After a rough rookie year in 1981, Gerry Faust’s second year on the sideline in South Bend was looking better. Notre Dame won big games and was poised to get to a major bowl. Then a late fade sent Faust and the Irish back to the drawing board.
The 1982 Notre Dame football team was built on its defense. They ranked 19th in the country in points allowed and were led by ballhawking safety Dave Duerson. A future member of the great Chicago Bears’ defense of 1985, Duerson intercepted seven passes in his senior season for the Irish.
Duerson was joined by linebacker Mark Zavagnin, a who got some votes in the All-American balloting, along with a solid veteran defensive tackle in Bob Clasby.
Notre Dame could also run the football. A balanced three-pronged attack was led by senior Phil Carter who ran for over 700 yards. Freshman Allen Pinkett was getting an outstanding college career underway and cleared the 500-yard mark. So did senior fullback Larry Moriarty.
Moriarty was also the team’s third-leading pass-catcher, which perhaps underscored Notre Dame’s biggest problem. They could not generate passing offense. It wasn’t for a lack of targets. Tight end Tony Hunter caught 42 balls and would be a first-round pick in the coming spring’s NFL draft. Joe Howard was a good deep threat. But the consistency at the quarterback position was not there.
Blair Kiel got the bulk of the snaps and his 54% completion rate was decent in that era. But his 5.8 yards-per-attempt was simply way too low. And while TD-INT ratios from this time period are always worse than what we see today, a 3/10 figure wasn’t going to hack it—not even in 1982.
Notre Dame was ranked #18 to start the season, although a late start to the schedule meant they were actually #20 when the first game finally arrived. But it was a game that would be worth the wait.
Michigan was coming to South Bend and the university would install lights. It was the first night game ever at Notre Dame Stadium. And the Irish looked every bit ready for prime-time.
Notre Dame dominated the line of scrimmage on both sides of the ball. For 3 ½ quarters, Michigan could only score on special teams and the Irish led 23-10. With just over seven minutes to go, Notre Dame got a bad break—a Wolverine touchdown came when running back Vincent Bean grabbed a deflected pass right off the shoulder pad of the intended receiver and raced for a touchdown.
When Michigan drove to the Notre Dame 30-yard line it looked like Faust’s bad luck from 1981, when his team lost several games at the wire, might continue. Duerson saved the day when he stripped the ball from Bean with 2:14 to play. The Irish had the 23-17 win and moved to #10 in the polls.
Wins over Purdue and Michigan State, both bad teams, kept Notre Dame ranked #10 when Miami came to town. The Hurricanes were ranked #17. Under head coach Howard Schnellenberger their program was building towards what would be a shocking 1983 national championship that upended the entire landscape of college football.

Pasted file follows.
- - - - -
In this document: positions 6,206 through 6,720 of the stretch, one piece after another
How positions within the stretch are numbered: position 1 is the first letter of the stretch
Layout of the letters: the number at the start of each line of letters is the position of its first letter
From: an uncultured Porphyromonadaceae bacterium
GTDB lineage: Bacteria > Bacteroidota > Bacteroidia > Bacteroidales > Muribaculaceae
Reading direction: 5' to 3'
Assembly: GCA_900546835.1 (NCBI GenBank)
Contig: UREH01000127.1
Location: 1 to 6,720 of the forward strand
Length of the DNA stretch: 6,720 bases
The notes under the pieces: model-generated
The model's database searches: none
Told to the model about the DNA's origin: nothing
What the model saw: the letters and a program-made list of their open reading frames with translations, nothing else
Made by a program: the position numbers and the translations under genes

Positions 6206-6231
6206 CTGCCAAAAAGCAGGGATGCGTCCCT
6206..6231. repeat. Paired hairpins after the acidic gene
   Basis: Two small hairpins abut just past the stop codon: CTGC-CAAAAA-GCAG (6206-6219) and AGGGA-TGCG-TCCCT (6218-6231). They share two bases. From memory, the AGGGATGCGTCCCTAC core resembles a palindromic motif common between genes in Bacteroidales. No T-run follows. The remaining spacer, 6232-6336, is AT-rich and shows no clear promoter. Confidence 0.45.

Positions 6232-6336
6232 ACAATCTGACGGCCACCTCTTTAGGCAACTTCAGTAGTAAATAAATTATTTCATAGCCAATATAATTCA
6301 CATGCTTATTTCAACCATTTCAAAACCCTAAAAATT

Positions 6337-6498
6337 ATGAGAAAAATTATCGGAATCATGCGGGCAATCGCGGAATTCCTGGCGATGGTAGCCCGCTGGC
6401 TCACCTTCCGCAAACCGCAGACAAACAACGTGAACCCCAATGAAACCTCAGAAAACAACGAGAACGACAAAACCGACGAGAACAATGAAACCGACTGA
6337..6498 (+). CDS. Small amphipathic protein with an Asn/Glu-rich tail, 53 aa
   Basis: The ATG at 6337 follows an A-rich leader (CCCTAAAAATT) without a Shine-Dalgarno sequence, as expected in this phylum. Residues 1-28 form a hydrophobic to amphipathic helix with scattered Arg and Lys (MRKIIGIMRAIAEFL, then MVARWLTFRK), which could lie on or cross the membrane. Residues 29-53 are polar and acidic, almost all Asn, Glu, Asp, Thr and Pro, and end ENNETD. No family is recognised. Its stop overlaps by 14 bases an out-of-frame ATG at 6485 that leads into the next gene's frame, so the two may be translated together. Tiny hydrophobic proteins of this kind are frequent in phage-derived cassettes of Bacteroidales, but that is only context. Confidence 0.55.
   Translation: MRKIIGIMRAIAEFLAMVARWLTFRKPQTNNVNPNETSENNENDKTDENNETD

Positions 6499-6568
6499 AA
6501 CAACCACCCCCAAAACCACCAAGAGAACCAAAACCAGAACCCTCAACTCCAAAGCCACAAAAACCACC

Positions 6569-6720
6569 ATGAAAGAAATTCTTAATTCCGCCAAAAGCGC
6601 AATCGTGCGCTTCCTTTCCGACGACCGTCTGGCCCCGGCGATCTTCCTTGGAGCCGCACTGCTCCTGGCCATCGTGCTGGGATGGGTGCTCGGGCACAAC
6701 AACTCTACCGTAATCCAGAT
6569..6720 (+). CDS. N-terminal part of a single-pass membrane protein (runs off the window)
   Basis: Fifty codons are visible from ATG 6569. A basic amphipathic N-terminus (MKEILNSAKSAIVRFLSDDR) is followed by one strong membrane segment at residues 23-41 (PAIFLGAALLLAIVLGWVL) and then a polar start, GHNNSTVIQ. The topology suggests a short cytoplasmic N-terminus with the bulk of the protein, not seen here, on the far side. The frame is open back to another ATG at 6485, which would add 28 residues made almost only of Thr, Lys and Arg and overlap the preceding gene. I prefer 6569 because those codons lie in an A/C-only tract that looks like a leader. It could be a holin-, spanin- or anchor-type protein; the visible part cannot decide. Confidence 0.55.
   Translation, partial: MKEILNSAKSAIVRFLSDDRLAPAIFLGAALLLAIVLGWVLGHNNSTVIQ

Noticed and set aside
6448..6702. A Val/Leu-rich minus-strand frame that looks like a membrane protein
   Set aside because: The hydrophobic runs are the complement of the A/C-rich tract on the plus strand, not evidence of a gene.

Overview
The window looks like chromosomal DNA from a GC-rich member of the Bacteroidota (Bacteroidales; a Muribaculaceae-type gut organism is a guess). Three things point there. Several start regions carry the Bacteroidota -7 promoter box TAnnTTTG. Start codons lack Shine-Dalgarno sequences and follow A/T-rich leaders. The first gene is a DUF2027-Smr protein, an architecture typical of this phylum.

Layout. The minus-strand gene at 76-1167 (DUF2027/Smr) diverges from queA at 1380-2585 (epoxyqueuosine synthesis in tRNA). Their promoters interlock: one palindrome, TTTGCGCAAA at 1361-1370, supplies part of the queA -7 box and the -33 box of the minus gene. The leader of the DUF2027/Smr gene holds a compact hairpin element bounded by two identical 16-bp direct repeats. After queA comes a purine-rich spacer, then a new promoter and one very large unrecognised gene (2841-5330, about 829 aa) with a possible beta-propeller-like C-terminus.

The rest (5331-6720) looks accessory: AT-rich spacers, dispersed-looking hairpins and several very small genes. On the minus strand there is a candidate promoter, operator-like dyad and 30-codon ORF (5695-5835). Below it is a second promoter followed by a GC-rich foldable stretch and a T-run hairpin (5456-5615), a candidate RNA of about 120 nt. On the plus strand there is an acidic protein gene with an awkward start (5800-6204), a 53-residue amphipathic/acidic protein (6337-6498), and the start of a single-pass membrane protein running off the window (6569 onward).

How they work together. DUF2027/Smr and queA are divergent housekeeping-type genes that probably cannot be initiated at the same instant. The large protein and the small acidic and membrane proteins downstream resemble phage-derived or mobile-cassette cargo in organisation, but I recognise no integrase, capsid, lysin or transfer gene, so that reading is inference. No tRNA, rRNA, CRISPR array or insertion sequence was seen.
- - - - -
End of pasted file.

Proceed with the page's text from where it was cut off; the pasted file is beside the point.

On this October afternoon in South Bend, Miami looked ready to upend Notre Dame’s unbeaten season, taking a 14-10 lead into the fourth quarter. The Irish still trailed 14-13 late when they got a big stop and then drove for a game-winning field goal with 0:11 left.
At 4-0, the Irish were riding high. But two mediocre Pac-10 teams would throw a monkey wrench into the season.
Arizona ended up a six-win team, but one of those victories came in South Bend. A 16-13 upset loss sent Notre Dame tumbling to #15 in the polls. A visit to woeful Oregon resulted in a tie. The Irish dropped out of the rankings.
Notre Dame bounced back with a 27-10 win over an average Navy squad in East Rutherford. A week later they had to make another trip east. This one to Pittsburgh, where Dan Marino and the #1-ranked Pitt Panthers were waiting.
Faust’s defense was ready for Marino and for three quarters, they kept the Irish in the game. Notre Dame trailed 13-10. Then early in the fourth quarter, the Irish offense uncharacteristically erupted.
Kiel threw a 54-yard touchdown pass to Howard off a flea-flicker. Pinkett raced 76 yards for a touchdown. Pinkett followed that up by finishing off a 65-yard drive with another touchdown. The freshman running back rolled up 112 yards on just ten carries and Notre Dame stunned the nation with a 31-16 win.
The pollsters responded by re-inserting the Irish into the rankings at #13. Major bowl scouts were watching a team that was 6-1-1. The opportunity was there for Notre Dame to get a breakthrough that might have reshaped Faust’s tenure.
Notre Dame lost at home to Penn State 24-14. But the Lions would be the eventual national champion and even if the Irish could win their final two games, they would be an attractive bowl team at 8-2-1.
But a road trip to Air Force produced another loss. The Falcons were a good team, one Faust consistently struggled against and the final was 30-17. A road trip to archrival USC on the Saturday after Thanksgiving brought a controversial end to the season.
Notre Dame led 13-10 late in the game and appeared to recover a fumble at the goal line. Officials not only ruled the ball belonged to USC, but that it was, in fact, a touchdown. A bitter 17-13 loss was a fitting conclusion to a bitter end of the season.
The Irish had improved from Faust’s first year, but no major bowl wasn’t going to cut it in South Bend. The negative momentum continued and the head coach couldn’t get it turned around over the next three years. Who knows if history might look different had the 1982 edition of Notre Dame football been able to close the deal.